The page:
Nonfiction > Abraham Lincoln > Political Debates Between Lincoln and Douglas > Page 245
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Abraham Lincoln (1809–1865).  Political Debates Between Lincoln and Douglas  1897.
 
Page 245
 
 
in the Democratic party, many years ago, expressed Abolition sentiments. It is true that Tom Campbell, when a candidate for Congress in 1850, published the letter which Lincoln read. When I asked Lincoln for the date of that letter he could not give it. The date of the letter has been suppressed by other speakers who have used it, though I take it for granted that Lincoln did not know the date. If he will take the trouble to examine, he will find that the letter was published only two days before the election, and was never seen until after it, except in one county. Tom Campbell would have been beat to death by the Democratic party if that letter had been made public in his district. As to Molony, it is true he uttered sentiments of the kind referred to by Mr. Lincoln, and the best Democrats would not vote for him for that reason. I returned from Washington after the passage of the Compromise measures in 1850, and when I found Molony running under Wentworth’s tutelage and on his platform, I denounced him and declared that he was no Democrat. In my speech at Chicago, just before the election that year, I went before the infuriated people of that city and vindicated the Compromise measures of 1850. Remember the City Council had passed resolutions nullifying acts of Congress and instructing the police to withhold their assistance from the execution of the laws; and as I was the only man in the city of Chicago who was responsible for the passage of the Compromise measures, I went before the crowd, justified each and every one of those measures; and let it be said, to the eternal honor of the people of Chicago, that when they were convinced by my exposition of those measures that they were right, and they had done wrong in opposing them, they repealed their nullifying resolutions, and declared that they would acquiesce in and support the laws of the land. These facts are well known, and Mr. Lincoln can only get up individual instances, dating back to 1849–50, which are contradicted by the whole tenor of the Democratic creed.  5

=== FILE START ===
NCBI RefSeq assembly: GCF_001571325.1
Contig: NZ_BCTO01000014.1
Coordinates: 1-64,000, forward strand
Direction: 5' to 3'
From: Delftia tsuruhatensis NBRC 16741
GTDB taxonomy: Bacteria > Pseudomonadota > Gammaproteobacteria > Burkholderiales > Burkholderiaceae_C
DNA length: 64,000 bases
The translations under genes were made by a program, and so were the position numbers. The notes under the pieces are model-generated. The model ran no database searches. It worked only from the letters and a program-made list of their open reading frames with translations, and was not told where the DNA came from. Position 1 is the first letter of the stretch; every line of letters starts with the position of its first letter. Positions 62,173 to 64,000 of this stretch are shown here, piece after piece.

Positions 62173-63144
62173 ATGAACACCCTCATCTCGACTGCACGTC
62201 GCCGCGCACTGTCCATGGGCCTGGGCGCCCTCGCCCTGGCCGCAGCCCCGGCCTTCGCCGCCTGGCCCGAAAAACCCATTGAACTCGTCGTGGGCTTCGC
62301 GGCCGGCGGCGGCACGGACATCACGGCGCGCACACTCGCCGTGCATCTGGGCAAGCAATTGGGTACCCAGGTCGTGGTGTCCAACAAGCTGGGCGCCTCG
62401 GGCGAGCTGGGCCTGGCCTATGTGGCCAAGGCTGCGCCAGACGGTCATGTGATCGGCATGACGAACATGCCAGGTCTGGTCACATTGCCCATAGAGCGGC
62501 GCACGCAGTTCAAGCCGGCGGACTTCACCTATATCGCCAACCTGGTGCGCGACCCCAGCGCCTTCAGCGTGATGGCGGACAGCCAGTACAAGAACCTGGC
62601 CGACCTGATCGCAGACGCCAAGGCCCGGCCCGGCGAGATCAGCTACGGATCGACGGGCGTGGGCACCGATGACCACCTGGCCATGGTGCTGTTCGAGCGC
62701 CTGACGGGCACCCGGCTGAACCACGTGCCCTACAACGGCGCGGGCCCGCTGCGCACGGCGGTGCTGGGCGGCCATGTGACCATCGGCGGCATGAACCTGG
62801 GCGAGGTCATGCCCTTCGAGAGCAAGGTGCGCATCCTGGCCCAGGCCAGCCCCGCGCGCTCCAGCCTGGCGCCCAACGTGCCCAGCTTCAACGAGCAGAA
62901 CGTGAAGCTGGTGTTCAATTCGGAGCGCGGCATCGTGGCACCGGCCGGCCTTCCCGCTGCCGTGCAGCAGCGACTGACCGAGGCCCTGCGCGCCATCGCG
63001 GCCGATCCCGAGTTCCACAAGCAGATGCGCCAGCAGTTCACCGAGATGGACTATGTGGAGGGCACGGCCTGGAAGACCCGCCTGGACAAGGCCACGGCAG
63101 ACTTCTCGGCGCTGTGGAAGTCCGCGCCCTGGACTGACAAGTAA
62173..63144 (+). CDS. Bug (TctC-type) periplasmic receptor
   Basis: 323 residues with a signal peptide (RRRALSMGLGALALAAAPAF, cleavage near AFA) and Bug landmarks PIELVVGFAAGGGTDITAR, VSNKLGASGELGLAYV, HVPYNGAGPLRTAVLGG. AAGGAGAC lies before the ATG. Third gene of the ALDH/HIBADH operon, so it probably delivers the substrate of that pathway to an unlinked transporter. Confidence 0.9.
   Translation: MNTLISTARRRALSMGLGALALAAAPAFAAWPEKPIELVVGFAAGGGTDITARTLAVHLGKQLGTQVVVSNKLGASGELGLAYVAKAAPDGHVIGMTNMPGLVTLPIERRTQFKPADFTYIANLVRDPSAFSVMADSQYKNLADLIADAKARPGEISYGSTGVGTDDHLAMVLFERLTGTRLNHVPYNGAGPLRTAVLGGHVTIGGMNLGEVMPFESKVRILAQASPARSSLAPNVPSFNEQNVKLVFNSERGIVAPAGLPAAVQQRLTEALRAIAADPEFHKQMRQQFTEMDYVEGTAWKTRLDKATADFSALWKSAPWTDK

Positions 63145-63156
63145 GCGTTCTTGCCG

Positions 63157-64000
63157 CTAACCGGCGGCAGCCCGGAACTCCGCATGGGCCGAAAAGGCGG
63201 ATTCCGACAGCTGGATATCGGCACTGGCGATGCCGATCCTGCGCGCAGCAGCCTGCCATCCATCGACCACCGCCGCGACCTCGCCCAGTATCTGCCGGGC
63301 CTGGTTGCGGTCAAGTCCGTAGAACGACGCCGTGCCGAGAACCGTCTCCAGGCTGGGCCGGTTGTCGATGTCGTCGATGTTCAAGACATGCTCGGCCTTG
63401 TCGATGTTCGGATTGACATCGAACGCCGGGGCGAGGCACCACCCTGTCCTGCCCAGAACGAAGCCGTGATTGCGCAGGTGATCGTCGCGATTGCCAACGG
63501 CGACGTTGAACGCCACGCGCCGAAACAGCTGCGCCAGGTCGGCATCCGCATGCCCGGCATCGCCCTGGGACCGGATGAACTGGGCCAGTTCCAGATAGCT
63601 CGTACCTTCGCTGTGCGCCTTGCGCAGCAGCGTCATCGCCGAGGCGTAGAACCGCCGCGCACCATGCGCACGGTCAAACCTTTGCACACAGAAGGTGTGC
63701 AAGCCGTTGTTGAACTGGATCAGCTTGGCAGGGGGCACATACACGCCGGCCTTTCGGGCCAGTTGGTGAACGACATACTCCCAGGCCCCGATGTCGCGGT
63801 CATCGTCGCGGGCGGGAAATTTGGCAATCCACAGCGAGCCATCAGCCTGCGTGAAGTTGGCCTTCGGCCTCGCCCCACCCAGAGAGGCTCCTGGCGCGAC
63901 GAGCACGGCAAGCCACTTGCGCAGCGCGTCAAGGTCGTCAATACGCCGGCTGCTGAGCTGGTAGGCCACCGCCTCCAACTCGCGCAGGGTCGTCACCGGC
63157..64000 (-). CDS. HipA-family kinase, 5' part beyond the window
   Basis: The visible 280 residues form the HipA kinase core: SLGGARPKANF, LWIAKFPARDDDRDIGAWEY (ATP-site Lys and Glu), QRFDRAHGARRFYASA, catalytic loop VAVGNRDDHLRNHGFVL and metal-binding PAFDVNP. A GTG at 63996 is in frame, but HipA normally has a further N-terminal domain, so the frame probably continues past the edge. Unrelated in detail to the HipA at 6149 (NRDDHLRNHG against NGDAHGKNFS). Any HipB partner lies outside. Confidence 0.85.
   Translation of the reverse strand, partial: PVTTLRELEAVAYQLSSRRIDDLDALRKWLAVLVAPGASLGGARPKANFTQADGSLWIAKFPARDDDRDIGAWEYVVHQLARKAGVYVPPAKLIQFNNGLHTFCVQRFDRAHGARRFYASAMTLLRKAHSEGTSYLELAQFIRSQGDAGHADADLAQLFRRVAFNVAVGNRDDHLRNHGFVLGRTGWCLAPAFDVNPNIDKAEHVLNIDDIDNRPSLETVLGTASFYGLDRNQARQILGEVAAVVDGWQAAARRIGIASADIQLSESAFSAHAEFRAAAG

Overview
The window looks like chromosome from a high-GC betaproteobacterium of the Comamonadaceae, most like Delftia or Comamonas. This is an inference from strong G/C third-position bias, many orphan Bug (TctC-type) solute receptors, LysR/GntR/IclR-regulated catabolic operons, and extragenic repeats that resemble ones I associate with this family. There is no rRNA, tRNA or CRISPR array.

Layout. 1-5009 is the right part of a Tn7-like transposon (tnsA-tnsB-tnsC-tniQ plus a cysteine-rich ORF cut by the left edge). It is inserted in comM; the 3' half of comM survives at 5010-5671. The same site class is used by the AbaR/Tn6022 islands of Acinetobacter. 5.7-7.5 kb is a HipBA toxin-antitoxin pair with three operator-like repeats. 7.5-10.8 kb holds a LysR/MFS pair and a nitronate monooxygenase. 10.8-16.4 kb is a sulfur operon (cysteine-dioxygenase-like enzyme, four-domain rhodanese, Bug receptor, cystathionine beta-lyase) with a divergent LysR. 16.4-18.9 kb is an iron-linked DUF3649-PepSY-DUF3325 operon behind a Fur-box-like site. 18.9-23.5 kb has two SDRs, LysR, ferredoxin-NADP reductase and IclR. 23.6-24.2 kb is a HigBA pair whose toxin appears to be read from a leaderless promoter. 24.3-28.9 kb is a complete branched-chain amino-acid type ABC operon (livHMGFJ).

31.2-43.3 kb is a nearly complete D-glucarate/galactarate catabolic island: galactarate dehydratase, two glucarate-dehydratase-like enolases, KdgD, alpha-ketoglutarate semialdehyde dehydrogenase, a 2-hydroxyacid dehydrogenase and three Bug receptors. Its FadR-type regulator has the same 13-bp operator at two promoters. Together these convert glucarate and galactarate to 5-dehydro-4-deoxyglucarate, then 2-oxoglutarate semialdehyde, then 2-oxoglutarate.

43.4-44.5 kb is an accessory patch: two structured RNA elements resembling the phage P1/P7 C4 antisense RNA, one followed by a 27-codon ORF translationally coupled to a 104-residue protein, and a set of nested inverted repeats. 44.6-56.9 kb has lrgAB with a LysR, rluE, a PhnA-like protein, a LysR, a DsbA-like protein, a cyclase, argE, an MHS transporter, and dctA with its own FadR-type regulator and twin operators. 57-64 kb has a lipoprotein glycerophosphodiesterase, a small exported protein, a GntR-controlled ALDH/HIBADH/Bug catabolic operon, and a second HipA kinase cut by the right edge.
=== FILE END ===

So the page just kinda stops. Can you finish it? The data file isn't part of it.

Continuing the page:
But Mr. Lincoln does not want to be held responsible for the Black Republican doctrine of no more Slave States. Farnsworth is the candidate of his party to-day in the Chicago District, and he made a speech in the last Congress in which he called upon God to palsy his right arm if he ever voted for the admission of another Slave State, whether the people wanted it or not.
 

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